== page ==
Choosing between a smaller house in an affluent neighborhood, an older, bigger house in a working-class community, or a brand-new home is not always easy. If you’re in this situation, start by examining your priorities and making some comparisons. This is the hardest task: setting your priorities and putting them in order when you plan to buy a home in the San Jose or Silicon Valley area.
Here’s an old “rule of thumb” that I think still has much value here in Silicon Valley: Buy the most house in the best neighborhood you can afford.
- Is the surrounding neighborhood or the home itself your most important consideration?
- Are the neighborhoods you are considering safe?
- Is quality of schools an issue? (the school situation will impact resale value, so factor it in even if you do not have kids or intend to use public schools)
- Do any of the areas seem to attract more families with children, or adult residents? Where do you fit in?
Another consideration is home-price appreciation. Unfortunately, this is not easy to predict. In the late 1980s, the more expensive move-up housing appreciated wildly. But, during the recession that followed, smaller homes tended to hold their value better than more expensive ones. We can discuss the factors effecting the current situation. One fairly consistent element impacting appreciation, though, is the quality of the schools. It seems to be the #1 predictor, overall, of a home’s appreciation in good markets and lack of depreciation in bad ones. The schools matter, then, whether you are intending to send your kids to public schools or not. (Hence the eternal popularity of Saratoga, Los Gatos, Monte Sereno, Almaden Valley, Cupertino, Los Altos, etc.)
Value and Condition
Home inspections, seller disclosure requirements, and my experience and knowledge will help you decide which properties are valued properly, and which are in good condition. Disclosure laws vary by state, but in some states, the law requires the seller to complete a Real Estate transfer disclosure statement.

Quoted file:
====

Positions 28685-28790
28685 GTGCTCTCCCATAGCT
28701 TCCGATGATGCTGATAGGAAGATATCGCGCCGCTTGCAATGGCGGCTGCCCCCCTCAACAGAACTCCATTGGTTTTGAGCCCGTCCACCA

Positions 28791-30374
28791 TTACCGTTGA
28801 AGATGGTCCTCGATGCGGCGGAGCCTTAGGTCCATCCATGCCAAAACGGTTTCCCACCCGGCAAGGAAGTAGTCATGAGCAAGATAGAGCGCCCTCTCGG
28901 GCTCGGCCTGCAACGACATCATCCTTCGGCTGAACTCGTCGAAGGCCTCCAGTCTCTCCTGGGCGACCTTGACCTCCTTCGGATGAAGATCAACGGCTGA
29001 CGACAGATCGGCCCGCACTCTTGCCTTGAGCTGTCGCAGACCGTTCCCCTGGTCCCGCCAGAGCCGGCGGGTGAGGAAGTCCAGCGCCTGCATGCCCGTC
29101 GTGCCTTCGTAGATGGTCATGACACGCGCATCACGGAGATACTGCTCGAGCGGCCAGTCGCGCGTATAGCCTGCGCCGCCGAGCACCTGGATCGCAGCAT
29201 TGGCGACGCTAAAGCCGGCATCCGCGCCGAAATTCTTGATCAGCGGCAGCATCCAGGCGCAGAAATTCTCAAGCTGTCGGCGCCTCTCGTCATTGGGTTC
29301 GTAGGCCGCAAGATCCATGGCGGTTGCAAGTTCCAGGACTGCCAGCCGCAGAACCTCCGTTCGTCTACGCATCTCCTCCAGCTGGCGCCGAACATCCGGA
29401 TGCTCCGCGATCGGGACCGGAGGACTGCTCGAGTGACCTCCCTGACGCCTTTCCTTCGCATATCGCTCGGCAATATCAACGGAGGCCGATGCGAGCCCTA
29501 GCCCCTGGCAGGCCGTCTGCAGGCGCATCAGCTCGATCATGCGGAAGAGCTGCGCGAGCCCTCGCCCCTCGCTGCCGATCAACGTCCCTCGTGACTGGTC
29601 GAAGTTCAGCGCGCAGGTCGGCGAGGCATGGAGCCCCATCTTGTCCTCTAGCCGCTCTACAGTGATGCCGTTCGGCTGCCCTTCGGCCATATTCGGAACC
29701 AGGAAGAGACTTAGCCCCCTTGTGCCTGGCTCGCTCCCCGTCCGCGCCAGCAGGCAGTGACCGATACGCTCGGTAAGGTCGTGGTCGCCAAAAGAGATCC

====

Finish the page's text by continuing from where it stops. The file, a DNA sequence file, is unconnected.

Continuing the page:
Here is a summary of items you can expect to see in a disclosure form:
- Whether or not the home includes a kitchen range, oven, microwave, dishwasher, garbage disposal, trash compactor.
- Safety features the home contains, such as burglar and fire alarms, smoke detectors, sprinklers, security gate, window screens, or intercom.
- The presence of a TV antenna or satellite dish, carport or garage, automatic garage door opener, rain gutters, sump pump.
- Amenities such as a pool or spa, patio or deck, built-in barbeque and fireplaces.
- Type of heating, condition of electrical wiring, gas supply, and presence of any external power source, such as solar panels.
- The type of water heater, water supply, sewer system, or septic tank.
Sellers are also required to indicate any significant defects or malfunctions existing in the home’s major systems. A checklist specifies interior and exterior walls, ceilings, roof, insulation, windows, fences, driveway, sidewalks, floors, doors, and foundation, as well as the electrical and plumbing systems.
Hazards and permit violations
Disclosure forms also require sellers to note the presence of environmental hazards, walls or fences shared with adjoining landowners, any encroachments or easements, room additions or repairs made without the necessary permits or out of compliance with building codes, zoning violations, citations against the property, and lawsuits against the seller effecting the property.
Soil and water
If disclosure forms do not mention these, be sure to ask about settling, sliding or soil problems, flooding or drainage problems, and any major damage resulting from earthquakes, floods or landslides.
Condominium sellers must reveal information about covenants, codes and restrictions, or other deed restrictions.
It’s important to note that the simple idea of disclosing defects has broadened significantly in recent years. Many jurisdictions have their own mandated disclosure forms, as do many brokers and agents. Also, the home inspection and home warranty industries have grown significantly to accommodate increased demand from cautious buyers. Be sure to ask questions about anything that remains unclear, or does not seem to be properly addressed by the forms provided to you.
Adapted from Inman News Features
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